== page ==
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Buying a Home? Don't Make These Mistakes

By Lee Cameron Published 10/7/2010 | Real Estate

It's a buyer's market, no doubt about that. Inventory is up, sales prices are down and mortgages are more affordable than ever. However, that doesn't mean that the road to homeownership is completely free of potholes. There are still some very common mistakes that many homebuyers - especially first-time homebuyers - may find themselves making.

1. Judging a House By Its Cover

When choosing a new home you have to be willing to look beyond the surface. The market right now is filled with older homes and bank-owned properties that may not have been kept up well. It's easy to fall in love with some of these homes on first sight, but they may be hiding serious problems below the surface. It's always best to know about these problems ahead of time so you know what you're getting into and how much this new house might actually cost you in the long run. Don't skimp on the home inspections.

2. Location, Location and That Third Thing Too

Of course, the house itself is the most important factor when it comes to choosing a new home, but you should also take a close look at the location that you're moving into. How is the neighborhood? That house may not be worth it when you realize you'll have to deal with noisy (or nosy!) neighbors or a power-mad homeowner's association. It may not be worth it when realize that your new home comes complete with a long commute to the office, or even just to the grocery store. It may not be worth it if it's in an area of town where you're afraid to leave your car in the driveway at night because it might be stolen by the time you wake up in the morning. 

The house itself is only a part of what you're purchasing. Make sure you really get to know the area before you buy into it. Drive the neighborhood at different times of day. Test out the commute to and from work a few times. Eat at one of the neighborhood restaurants. You want to be happy with every part of your new home.

3. Not Knowing What You Can Afford

Many buyers just don't do their homework before they start looking for a home. Some do a limited amount of homework, using websites and online calculators to determine what they think they can afford. But few do the real amount of homework that should be required. Calculators can give you some decent numbers some of the time, but they can't predict how a lender will react to your loan request. Most banks have tightened up their requirements in recent years, making it a bit trickier to qualify for a home loan. It's best to go straight to a lender or mortgage broker and ask them to help you determine exactly what you will be able to afford. Then, armed with those real and realistic numbers, you can begin your search for a new home.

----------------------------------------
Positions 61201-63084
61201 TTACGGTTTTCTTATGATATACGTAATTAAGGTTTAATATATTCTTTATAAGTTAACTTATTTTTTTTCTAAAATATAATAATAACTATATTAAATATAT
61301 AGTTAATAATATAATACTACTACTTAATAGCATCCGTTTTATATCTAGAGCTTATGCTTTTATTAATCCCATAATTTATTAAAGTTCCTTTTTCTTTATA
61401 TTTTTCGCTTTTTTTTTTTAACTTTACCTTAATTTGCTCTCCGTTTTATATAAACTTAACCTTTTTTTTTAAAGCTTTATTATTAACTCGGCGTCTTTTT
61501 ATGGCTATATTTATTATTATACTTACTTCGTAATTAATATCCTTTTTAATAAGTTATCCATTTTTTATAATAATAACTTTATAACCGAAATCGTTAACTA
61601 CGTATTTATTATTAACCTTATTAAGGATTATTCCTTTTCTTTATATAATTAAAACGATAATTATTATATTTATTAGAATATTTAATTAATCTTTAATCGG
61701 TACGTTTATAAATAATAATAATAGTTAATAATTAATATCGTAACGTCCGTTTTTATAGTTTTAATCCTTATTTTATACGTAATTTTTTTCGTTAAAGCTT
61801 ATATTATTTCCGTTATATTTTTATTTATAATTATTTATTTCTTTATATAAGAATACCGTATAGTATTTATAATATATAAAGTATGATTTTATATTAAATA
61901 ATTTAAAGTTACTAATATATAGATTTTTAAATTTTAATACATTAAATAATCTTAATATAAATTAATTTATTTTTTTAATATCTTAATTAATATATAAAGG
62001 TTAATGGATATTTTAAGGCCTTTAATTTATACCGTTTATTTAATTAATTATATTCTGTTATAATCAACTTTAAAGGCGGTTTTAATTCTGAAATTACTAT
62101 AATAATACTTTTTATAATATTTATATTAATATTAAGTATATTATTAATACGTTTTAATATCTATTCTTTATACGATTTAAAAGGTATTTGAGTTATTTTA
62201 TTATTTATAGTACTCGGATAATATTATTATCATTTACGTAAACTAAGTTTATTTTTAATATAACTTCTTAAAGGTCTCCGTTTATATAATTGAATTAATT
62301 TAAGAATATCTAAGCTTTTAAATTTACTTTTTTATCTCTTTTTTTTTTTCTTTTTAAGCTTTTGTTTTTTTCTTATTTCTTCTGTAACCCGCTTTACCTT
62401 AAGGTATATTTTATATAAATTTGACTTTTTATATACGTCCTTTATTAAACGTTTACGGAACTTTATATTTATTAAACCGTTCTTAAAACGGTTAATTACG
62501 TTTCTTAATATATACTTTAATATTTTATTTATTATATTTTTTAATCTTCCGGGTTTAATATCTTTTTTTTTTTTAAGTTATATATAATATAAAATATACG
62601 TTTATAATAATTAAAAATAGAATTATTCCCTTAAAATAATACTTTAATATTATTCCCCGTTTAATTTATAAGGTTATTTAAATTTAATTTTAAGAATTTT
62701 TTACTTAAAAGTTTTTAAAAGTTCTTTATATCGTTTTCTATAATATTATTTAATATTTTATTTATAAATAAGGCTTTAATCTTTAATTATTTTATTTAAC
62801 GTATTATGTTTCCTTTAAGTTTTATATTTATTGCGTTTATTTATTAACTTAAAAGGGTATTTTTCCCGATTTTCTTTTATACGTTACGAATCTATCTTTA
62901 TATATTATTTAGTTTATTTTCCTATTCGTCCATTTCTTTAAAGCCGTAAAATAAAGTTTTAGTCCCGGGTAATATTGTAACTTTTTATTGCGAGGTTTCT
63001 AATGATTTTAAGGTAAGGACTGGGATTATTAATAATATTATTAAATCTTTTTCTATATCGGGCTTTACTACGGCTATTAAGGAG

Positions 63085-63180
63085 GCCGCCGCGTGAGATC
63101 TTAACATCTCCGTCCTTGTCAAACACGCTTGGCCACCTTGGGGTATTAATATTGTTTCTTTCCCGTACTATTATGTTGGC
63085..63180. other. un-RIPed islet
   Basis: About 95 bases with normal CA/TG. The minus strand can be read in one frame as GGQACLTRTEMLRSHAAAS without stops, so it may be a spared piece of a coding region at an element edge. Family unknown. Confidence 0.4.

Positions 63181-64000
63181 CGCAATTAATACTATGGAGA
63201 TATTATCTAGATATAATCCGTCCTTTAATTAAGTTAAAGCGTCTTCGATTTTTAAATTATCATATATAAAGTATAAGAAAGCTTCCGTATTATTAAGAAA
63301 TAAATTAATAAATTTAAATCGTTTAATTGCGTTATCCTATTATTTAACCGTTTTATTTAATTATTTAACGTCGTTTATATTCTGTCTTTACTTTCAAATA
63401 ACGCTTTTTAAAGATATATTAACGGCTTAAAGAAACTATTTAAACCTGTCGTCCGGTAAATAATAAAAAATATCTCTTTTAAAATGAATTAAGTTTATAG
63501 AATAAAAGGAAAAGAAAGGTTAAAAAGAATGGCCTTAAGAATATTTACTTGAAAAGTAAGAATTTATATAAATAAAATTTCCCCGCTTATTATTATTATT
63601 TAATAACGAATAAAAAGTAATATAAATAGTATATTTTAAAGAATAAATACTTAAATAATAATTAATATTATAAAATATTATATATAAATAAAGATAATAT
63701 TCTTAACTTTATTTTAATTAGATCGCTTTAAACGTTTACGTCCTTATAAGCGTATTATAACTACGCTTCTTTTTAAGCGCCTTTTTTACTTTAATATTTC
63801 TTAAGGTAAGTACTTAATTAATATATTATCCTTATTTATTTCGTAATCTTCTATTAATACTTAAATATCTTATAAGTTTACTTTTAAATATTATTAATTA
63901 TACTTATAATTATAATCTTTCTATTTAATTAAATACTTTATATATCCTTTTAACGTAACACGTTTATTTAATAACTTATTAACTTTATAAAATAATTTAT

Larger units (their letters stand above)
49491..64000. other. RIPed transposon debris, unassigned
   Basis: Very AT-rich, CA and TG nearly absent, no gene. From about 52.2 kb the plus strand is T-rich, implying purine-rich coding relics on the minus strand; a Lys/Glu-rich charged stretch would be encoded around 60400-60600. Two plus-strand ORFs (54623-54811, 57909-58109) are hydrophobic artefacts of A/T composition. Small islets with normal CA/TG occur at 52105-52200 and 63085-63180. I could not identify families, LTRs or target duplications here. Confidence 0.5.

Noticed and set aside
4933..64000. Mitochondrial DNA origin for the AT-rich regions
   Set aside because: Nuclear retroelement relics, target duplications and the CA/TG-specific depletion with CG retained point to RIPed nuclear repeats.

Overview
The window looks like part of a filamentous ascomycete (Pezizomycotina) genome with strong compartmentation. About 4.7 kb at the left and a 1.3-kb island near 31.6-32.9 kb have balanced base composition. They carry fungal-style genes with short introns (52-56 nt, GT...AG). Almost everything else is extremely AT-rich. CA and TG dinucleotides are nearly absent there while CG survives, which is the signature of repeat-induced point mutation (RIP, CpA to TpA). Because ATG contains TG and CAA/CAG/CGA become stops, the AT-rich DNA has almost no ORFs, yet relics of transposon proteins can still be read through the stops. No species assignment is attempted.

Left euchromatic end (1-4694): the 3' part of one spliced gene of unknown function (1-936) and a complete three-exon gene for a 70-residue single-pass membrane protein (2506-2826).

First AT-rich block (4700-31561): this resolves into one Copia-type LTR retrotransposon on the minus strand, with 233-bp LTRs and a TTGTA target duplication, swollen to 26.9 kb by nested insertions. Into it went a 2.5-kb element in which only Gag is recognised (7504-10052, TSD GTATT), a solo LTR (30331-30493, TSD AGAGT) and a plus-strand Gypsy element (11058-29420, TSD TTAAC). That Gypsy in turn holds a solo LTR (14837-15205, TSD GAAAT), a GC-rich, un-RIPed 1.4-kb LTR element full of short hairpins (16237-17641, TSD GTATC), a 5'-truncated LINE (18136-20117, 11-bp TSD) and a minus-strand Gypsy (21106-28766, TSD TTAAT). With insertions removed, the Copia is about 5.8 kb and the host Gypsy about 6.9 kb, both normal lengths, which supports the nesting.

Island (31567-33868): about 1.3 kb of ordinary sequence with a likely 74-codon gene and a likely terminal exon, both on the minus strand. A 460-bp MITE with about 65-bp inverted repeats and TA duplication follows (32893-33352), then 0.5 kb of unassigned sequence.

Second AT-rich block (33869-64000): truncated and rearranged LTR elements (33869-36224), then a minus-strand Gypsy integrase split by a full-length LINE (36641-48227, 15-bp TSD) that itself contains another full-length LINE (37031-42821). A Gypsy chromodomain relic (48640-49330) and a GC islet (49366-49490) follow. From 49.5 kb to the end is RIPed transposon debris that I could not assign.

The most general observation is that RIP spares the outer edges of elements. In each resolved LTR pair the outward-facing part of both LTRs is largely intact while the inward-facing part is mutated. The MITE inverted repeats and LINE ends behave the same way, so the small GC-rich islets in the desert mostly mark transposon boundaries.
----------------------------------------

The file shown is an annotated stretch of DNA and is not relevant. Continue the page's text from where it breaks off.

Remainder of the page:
4. Making Unrealistic Offers

Everyone's heard the stories by now - sellers are so desperate to sell their homes they'll gratefully take any ridiculous offer that is thrown their way! Obviously, that's an exaggeration, but many home buyers take this attitude when they start looking for homes. Even if a house has been on the market for months, giving the seller a severely low offer, or making unreasonable demands, will be more likely to insult them than to earn their gratitude. And nice homes in nice neighborhoods - especially those that have just come on the market - will still often get multiple offers. Don't try to unfairly take advantage of sellers in difficult positions, it has a good chance of backfiring on you. Stick to reasonable offers and you're still bound to find a good deal.

5. Skipping the Agent

Many buyers now think that because so many websites offer so much information on current listings, they no longer need an agent to help them find a house. Of course, that part may be true. With the prevalence of good internet searches, it is entirely possible to find the home you're looking for all by yourself. But what about the rest of the process? Handling the intricacies and irritations of financing, making offers, getting home inspections, setting up showings, dealing with seller's agents and every other important aspect of buying a home is usually far more than a buyer is able to handle on their own. Hiring an agent to act on your behalf helps to guarantee that everything gets done right the first time.

But don't just hire an agent based on a fancy website or a bus stop bench advertisement. Ask around to friends and family, go online and look up recommendations and testimonials. Find someone who is recommended by someone else you trust before you decide.

When buying a home, take your time and try to be smart about everything you do. With patience, determination and, hopefully, a little bit of professional advice, you'll do just fine.